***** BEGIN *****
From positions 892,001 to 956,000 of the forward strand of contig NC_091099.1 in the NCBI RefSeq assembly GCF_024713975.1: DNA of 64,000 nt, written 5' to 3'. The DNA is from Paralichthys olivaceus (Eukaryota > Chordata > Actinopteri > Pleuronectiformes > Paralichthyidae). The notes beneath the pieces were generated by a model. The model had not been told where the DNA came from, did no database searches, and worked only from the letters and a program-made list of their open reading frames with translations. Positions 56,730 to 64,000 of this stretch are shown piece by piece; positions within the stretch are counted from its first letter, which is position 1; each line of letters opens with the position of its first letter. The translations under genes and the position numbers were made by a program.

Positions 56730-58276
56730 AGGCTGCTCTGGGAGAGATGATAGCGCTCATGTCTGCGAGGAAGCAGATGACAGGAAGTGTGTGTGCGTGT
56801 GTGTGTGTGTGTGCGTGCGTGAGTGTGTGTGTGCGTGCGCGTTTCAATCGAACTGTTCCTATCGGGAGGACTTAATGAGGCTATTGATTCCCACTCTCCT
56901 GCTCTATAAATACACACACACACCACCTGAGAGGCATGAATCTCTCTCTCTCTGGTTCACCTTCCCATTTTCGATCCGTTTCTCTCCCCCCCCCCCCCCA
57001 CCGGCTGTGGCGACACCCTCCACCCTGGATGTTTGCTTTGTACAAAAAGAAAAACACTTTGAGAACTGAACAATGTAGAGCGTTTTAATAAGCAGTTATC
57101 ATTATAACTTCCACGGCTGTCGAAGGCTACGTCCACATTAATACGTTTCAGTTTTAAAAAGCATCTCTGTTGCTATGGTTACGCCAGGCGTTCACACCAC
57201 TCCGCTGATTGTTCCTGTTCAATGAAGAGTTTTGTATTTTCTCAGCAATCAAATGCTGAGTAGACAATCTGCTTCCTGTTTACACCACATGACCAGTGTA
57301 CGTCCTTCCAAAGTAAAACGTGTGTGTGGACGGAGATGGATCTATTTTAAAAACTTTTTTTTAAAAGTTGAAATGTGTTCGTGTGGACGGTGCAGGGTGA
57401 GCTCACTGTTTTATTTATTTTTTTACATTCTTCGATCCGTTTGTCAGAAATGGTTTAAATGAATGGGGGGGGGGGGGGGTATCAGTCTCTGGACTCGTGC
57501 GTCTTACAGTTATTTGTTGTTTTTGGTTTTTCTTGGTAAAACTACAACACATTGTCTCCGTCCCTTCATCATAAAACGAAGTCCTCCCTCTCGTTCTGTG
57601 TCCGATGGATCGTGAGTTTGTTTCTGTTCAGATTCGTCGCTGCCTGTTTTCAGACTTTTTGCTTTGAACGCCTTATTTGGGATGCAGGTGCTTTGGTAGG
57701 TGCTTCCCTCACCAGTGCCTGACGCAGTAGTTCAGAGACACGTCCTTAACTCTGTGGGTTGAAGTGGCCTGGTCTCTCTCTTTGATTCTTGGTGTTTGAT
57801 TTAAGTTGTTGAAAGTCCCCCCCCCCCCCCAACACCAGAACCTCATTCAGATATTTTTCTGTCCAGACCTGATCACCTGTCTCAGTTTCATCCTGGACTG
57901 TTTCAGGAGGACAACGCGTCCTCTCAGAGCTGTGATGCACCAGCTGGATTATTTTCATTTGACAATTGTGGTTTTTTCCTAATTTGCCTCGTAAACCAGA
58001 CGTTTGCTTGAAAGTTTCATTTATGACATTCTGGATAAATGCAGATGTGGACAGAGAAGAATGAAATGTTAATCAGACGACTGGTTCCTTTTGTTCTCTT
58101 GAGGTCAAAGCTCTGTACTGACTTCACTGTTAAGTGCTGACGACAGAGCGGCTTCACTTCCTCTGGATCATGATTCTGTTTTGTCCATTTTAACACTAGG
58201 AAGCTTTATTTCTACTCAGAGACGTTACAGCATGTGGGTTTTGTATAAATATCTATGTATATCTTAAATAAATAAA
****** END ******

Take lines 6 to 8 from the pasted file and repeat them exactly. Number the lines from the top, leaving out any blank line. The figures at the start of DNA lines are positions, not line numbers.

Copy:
57001 CCGGCTGTGGCGACACCCTCCACCCTGGATGTTTGCTTTGTACAAAAAGAAAAACACTTTGAGAACTGAACAATGTAGAGCGTTTTAATAAGCAGTTATC
57101 ATTATAACTTCCACGGCTGTCGAAGGCTACGTCCACATTAATACGTTTCAGTTTTAAAAAGCATCTCTGTTGCTATGGTTACGCCAGGCGTTCACACCAC
57201 TCCGCTGATTGTTCCTGTTCAATGAAGAGTTTTGTATTTTCTCAGCAATCAAATGCTGAGTAGACAATCTGCTTCCTGTTTACACCACATGACCAGTGTA